RIP the GOP

I wrote most of this Saturday morning but have let it set for a few days so that I could cool off and read more sober opinions of the GOP “tax cut”. Reflection has not changed my opinion much so the post now goes, largely unaltered except for the paragraph slamming the Democrats.

On Friday night, the GOP engaged in act of legislative chicanery that makes Obamacare look like the Magna Carta. Early in the morning, they passed a half-baked, half-assed “tax reform” bill that literally had hand-written corrections on it. This bill had no hearings, had not been read and rewrites a massive section of the US economy.

What we do know about it makes it one of the most irresponsible pieces of legislation I can remember. It purports to be “tax reform” but it doesn’t actually reform taxes very much. It doesn’t eliminate any rules — in fact, it expands them. It has some good changes — faster expensing and depreciation, better child tax credit, putting some Obama Admin regs into writing. But mostly it simply cuts tax rates and uses various pieces of gimmickry to get the hole it blows in the budget down to $1.5 trillion. And that topline number is largely garbage. It is unlikely that future Congresses — Republican or Democrat — will allow the planned tax hikes on the middle class to occur. I would estimate the cost of this tax cut as “more many than you can shake a stick at”. And this is when we are already facing trillions of dollars in future deficits. As I have said many times, a tax cut that runs up debt is not a tax cut. It’s simply a shell game, moving the burden from current taxpayers to future ones.

That’s apart from the other things that the bill does. Reconciliation may change things but the current iteration would hit higher education with taxes, hit high-tax states and hit students loan debtors. It repeals the Obamacare mandate, which will result in millions of people losing in insurance and probably tip insurance markets into a death spiral (since community rating and pre-existing protections are still in place, people can now wait until they’re sick to buy insurance).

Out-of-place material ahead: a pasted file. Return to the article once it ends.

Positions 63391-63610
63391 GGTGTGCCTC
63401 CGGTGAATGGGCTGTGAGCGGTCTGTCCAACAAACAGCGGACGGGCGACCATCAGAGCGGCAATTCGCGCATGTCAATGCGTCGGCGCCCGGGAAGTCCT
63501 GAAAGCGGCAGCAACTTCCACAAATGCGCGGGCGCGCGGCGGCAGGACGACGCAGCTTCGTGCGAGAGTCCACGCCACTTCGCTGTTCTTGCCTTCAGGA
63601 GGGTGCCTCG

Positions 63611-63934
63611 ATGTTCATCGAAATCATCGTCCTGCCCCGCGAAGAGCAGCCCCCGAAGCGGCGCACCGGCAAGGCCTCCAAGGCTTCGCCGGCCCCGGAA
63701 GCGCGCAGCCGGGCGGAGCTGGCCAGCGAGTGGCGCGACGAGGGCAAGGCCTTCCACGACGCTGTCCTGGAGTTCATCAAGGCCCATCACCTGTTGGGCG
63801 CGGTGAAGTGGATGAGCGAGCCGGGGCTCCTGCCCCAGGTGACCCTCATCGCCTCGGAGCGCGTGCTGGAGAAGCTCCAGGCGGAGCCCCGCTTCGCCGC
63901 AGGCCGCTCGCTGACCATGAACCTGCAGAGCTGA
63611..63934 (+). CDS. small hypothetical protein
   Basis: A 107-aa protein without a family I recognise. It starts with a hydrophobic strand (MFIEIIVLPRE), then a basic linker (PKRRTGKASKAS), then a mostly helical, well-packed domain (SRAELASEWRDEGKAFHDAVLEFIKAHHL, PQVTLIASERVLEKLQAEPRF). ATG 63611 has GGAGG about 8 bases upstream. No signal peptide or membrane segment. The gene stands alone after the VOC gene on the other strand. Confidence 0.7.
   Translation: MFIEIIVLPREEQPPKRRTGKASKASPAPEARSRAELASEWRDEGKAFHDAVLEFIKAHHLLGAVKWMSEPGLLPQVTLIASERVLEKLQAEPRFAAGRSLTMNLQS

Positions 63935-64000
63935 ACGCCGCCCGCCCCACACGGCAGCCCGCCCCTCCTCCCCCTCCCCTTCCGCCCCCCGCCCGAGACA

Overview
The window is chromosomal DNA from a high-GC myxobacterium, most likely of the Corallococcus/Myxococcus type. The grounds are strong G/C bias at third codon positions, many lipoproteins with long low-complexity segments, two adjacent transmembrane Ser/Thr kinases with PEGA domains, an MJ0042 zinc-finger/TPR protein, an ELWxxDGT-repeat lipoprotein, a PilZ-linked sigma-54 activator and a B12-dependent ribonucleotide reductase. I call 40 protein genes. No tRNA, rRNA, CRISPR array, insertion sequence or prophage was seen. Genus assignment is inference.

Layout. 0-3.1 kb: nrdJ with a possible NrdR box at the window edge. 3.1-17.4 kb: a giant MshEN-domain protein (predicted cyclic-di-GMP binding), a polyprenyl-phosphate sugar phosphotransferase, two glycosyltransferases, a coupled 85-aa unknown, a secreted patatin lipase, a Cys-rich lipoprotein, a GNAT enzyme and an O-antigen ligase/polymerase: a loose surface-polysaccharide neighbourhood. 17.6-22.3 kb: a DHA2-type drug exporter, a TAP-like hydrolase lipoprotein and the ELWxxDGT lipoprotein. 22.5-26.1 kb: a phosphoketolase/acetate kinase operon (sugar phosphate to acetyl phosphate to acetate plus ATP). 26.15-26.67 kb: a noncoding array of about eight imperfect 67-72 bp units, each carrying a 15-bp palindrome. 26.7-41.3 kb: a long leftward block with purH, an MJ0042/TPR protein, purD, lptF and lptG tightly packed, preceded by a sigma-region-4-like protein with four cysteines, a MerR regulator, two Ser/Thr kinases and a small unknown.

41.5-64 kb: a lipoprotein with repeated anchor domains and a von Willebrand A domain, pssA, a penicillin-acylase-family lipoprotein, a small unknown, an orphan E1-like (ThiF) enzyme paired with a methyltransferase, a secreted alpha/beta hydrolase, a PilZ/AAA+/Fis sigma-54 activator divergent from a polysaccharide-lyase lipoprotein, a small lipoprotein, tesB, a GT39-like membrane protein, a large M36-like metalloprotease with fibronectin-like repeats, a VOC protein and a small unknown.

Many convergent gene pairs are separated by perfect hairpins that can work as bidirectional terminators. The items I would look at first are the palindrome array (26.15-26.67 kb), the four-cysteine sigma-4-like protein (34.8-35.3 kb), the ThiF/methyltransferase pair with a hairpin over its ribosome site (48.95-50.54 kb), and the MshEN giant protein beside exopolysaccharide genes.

You can see, in the smoldering wreckage, the vision of real tax reform. One that eliminated loopholes and cut the rate down to its actual effective rate of 25%. One that had the Rubio-Lee Amendment to give more money to families with children (our fertility rate has now plunged below replacement level). But in their rush to pass anything, the GOP put together this Frankensteinian monstrosity.

The defenders of this bill are citing all kinds of debunked horse manure to try to pretend that it’s not that bad. Just to address a few of these:

  • Tax cuts do not pay for themselves. In theory, this might work when marginal rates are very high. But in practice, we are well on the downslope of the Laffer Curve. Reagan’s tax cuts did not pay for themselves, which is why he had to raise taxes multiple times. Bush’s did not, which is how we ended up with the nation’s first trillion dollar deficit.
  • A lot of people are dragging out the “starve the beast” line, that decreased revenues will force spending cuts. This idea is pure garbage. It doesn’t work in theory. It doesn’t work in practice. If anything, starve the beast encourages more spending because the public gets the idea that government spending is free.
  • The stimulating effects of this tax cut on the economy are, at best, unclear. While tax cuts can stimulate the economy, broad rate cuts are a less than ideal way to do so. And this bill does nothing to eliminate the deadweight loss of the tax system since it doesn’t actually simplify the tax system.